The annual Los Altos Arts & Wine Festival brings hundreds of artists, food vendors and musicians from throughout the region to downtown Los Altos. This year, however, a group of local middle school students managed to get their own booth at the July 13-14 event.
Bullis Charter School’s #Decarbonize – Decolonize club, which aims to bring awareness to the fight against climate change, manned a booth in the Kidzone this year, where club members showed kids how to plant basil and sunflower seeds.
Nyla Hayhoe, an incoming seventh-grader at the charter school, came up with the idea for the “Pot a Plant for the Planet” activity, with the goal of teaching younger children how small actions can add up to help the planet.
“It was basically just to show the kids that by potting a plant you can not only be sustainable yourself, but … (with) one small pot you can make the world so much better,” Nyla said.
The club has organized a number of activities to help raise awareness about climate change and steps that can be taken to mitigate its impact. In March, students organized a walkout at Bullis Charter School, part of an international string of climate protests. Los Altos High School students also held a walkout.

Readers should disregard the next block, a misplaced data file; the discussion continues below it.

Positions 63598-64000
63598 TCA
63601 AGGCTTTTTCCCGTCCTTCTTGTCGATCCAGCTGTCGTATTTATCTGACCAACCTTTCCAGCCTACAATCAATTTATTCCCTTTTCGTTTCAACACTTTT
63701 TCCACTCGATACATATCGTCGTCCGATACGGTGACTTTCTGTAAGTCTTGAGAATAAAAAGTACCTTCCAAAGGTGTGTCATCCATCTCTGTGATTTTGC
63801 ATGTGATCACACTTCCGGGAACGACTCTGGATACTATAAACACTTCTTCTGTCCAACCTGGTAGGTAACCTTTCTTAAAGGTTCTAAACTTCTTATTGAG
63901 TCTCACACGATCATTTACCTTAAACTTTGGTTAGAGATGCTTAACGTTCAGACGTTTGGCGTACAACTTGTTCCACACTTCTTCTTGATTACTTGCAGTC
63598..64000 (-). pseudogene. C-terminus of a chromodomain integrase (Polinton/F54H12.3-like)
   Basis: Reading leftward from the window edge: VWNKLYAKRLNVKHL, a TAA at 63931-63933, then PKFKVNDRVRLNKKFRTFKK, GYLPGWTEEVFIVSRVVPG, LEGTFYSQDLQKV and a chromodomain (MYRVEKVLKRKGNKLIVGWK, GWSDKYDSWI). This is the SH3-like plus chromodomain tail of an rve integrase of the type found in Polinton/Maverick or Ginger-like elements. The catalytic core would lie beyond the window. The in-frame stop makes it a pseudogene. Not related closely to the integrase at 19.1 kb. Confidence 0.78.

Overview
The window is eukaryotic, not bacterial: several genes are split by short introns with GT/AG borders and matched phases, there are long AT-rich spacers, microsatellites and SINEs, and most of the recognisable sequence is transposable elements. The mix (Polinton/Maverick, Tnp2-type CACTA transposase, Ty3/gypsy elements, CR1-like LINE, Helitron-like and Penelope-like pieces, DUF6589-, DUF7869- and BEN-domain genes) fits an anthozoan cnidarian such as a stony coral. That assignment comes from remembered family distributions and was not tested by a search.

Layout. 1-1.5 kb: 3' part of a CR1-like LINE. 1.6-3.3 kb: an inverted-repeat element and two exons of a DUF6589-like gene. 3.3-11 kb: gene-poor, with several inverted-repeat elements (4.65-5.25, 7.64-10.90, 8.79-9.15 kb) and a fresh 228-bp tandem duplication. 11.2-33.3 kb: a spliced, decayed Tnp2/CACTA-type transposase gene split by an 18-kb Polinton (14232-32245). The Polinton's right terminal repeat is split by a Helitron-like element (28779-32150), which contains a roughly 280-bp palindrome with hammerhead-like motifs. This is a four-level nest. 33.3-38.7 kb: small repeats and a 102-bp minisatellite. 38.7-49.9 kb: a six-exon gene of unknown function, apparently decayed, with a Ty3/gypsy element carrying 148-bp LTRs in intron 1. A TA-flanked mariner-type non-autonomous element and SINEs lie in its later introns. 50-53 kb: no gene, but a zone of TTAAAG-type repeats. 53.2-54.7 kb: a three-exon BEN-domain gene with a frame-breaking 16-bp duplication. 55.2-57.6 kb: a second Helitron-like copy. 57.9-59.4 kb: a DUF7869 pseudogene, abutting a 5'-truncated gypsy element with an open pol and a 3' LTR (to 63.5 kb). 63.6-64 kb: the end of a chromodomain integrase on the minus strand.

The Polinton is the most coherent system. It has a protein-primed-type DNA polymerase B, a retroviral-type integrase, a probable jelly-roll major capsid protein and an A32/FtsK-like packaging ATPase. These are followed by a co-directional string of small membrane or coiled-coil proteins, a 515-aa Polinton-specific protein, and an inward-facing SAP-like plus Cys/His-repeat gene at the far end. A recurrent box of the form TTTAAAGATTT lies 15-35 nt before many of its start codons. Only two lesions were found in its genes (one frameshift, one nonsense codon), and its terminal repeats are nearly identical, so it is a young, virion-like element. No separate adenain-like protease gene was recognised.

Club member Anika Sikka attended the 2018 United Nations Climate Change Conference in Poland last December as a student representative. Anika graduated from the charter school in the spring and will enter ninth grade at Los Altos High School this fall.
Entering the festival
The idea to enter the festival originally came from one of the club’s members, but at first the students weren’t sure if it was possible.
“My friend, one of the girls in the club, came up to me and said we should do a booth at the Los Altos Arts & Wine Festival,” incoming eighth-grader Mallory Weisfeld said. “It was kind of this fantasy, far-fetched thing.”
The students realized that the typical booth fee, plus the 10% commission on all sales, was more than they could afford. However, the Los Altos Village Association, which runs the festival, agreed to waive the commission and lower the booth fee to $100. The group also gave the students chairs, tables and a tent for free.
The club organized a lemonade stand and raffle to raise funds to cover the booth fee.
Ultimately, the festival booth turned out to be a success. The students raised more than $300 from the plants, as well as approximately $75 more selling student artwork. The funds will go to future club projects, such as beach clean-ups.
“I think it went really well,” Mallory said. “I’m really surprised at how much we made and how much people enjoyed doing the activity.”